But rather than nip the leak in the bud and bring forward the official announcement from its allotted 3pm time slot, the FA instead delayed it to the tune of one hour. Did the FA or Mr. Capello not expect names to leak, for speculation to be rife at what is the biggest single piece of news in English football this year? Were there not contingencies in place to counter Twitter rumour? Or for that matter did they really expect the rejected players to keep quiet in the many hours between the dreaded phone call and the FA announcement?

One person played a stroke of PR genius and that was Walcott himself who immediately issued a statement saying:  “I am very disappointed not to be included in the squad going out to South Africa, but completely respect Mr Capello’s decision. I would like to wish the team the best of luck and hope they have a really successful tournament.”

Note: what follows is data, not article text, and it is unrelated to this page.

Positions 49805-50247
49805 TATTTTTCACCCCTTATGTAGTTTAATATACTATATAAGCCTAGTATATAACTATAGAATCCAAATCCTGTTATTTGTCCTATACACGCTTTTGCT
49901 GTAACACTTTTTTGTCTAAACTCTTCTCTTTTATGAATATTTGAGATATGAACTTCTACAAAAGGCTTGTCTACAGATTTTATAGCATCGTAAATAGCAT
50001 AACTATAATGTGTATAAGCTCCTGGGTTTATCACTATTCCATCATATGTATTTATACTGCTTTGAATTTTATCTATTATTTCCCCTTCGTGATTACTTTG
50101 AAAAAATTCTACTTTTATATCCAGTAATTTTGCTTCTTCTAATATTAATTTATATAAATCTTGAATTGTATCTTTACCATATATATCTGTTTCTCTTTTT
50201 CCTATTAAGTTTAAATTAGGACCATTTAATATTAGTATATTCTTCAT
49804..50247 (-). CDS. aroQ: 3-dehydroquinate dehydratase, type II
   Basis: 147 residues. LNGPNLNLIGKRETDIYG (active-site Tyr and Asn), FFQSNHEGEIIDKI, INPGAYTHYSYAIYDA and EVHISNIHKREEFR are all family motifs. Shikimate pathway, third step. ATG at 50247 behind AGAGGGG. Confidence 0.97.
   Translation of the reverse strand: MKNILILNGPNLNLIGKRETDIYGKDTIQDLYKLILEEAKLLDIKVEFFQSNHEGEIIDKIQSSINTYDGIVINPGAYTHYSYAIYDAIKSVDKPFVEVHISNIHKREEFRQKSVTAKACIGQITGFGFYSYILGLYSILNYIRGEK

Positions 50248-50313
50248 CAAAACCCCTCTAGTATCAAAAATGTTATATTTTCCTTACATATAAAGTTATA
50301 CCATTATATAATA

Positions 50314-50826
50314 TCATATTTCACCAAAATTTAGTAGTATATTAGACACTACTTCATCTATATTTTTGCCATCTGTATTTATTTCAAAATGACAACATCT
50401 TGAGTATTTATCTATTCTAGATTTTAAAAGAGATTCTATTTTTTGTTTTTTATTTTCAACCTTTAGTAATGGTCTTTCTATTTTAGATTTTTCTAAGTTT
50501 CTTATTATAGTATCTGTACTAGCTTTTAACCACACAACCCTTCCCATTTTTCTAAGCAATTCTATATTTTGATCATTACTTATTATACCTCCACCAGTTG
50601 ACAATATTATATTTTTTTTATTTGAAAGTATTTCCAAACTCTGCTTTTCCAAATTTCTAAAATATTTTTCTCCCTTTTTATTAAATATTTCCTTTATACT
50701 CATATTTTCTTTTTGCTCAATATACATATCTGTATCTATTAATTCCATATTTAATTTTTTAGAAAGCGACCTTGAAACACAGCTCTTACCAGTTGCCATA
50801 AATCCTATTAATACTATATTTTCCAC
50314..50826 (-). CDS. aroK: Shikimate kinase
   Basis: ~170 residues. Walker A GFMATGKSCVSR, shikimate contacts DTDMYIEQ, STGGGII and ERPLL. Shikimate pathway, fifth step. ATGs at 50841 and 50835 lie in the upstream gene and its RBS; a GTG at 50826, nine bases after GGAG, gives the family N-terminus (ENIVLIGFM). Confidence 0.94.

A brilliant move. Not only did he manage to steal a march on the FA and Fabio Capello but he showed grace and maturity in wishing the team well in South Africa. He might not have won a place in the final 23 but his PR tactics are world class.

The Daily Telegraph summed up the feelings succinctly when Claudine Beaumont signed off with: “Fingers crossed the England team has a better grasp of formations, tactics and training methods than it does social media…”

And there is the crux of the problem; there continues to be lack of appreciation for the impact that social media platforms are having in sport. Traditional press releases and web announcements still have their place but sometimes the weight of expectation requires more urgency and a better understanding of a fan’s resourcefulness.